Back in 19th century, Essaouira was Morocco’s biggest port. It was known as the ‘Port of Timbuktu’ as goods like gold and spices came by caravan from sub-Saharan Africa to be shipped from here out to Europe and the Americas. Today the port’s cargo is a bit smaller scale as the water isn’t deep enough for big modern ships. But there’s still plenty going around the harbour. You can often see fishermen mending their nets and shipbuilders at work on the traditional blue wooden fishing boats which are still used today.
Between 3pm and 5pm, the fishing boats come in for the day and the fishermen auction off their catch. You can watch the bargaining going back and forth. Or pick up some fish or seafood which you can have grilled at stalls along the edge of the port – the hordes of seagulls and stray cats will fight it out for any leftovers.
Blow the cobwebs away on the beach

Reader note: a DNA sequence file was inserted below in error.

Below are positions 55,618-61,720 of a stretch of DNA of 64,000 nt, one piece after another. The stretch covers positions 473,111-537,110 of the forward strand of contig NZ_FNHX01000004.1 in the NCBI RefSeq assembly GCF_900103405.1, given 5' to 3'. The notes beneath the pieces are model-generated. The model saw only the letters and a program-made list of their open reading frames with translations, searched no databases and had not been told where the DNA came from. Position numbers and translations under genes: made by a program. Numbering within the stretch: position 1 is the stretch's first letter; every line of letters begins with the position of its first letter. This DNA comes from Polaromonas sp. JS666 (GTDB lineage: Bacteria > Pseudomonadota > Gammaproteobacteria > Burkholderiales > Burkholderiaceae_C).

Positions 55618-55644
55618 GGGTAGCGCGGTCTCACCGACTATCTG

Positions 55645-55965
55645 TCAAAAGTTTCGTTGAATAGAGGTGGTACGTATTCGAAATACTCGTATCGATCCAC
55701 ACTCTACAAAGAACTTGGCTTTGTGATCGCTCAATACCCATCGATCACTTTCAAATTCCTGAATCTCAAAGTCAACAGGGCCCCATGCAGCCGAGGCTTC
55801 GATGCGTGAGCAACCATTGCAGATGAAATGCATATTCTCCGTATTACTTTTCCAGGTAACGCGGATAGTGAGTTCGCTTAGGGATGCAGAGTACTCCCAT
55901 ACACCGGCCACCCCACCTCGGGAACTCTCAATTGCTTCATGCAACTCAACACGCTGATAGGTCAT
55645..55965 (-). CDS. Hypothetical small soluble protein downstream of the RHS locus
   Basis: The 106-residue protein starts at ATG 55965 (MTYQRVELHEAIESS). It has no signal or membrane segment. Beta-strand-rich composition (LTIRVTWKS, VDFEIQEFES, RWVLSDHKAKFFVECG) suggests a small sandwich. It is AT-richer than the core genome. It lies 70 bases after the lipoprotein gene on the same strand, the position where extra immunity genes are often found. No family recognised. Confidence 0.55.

Essaouira’s been nicknamed the ‘windy city’, and it’s partly justified. The trade winds blowing into the bay keep temperatures down to the mid-20s while the rest of Morocco swelters in the summer. But if you don’t mind a light sandblasting you can still get a dose of beach time. Most beach-goers go for something a bit more active than sunbathing though. The mild, calm waters in the bay make it great for windsurfing or kitesurfing, and even if you don’t have a go yourself it’s impressive to watch. You can also go horse-riding along the beach, ride a camel through the dunes, or hire a bike and cycle along the beachfront promenade.
Don’t get lost in the medina
Essaouira’s medina has been listed as a UNESCO World Heritage site, with its unusual mix of Moroccan and European styles. But unlike a lot of Moroccan towns, walking into the medina in Essaouira isn’t like going into a maze, so you’ve got a pretty good chance of not getting completely lost.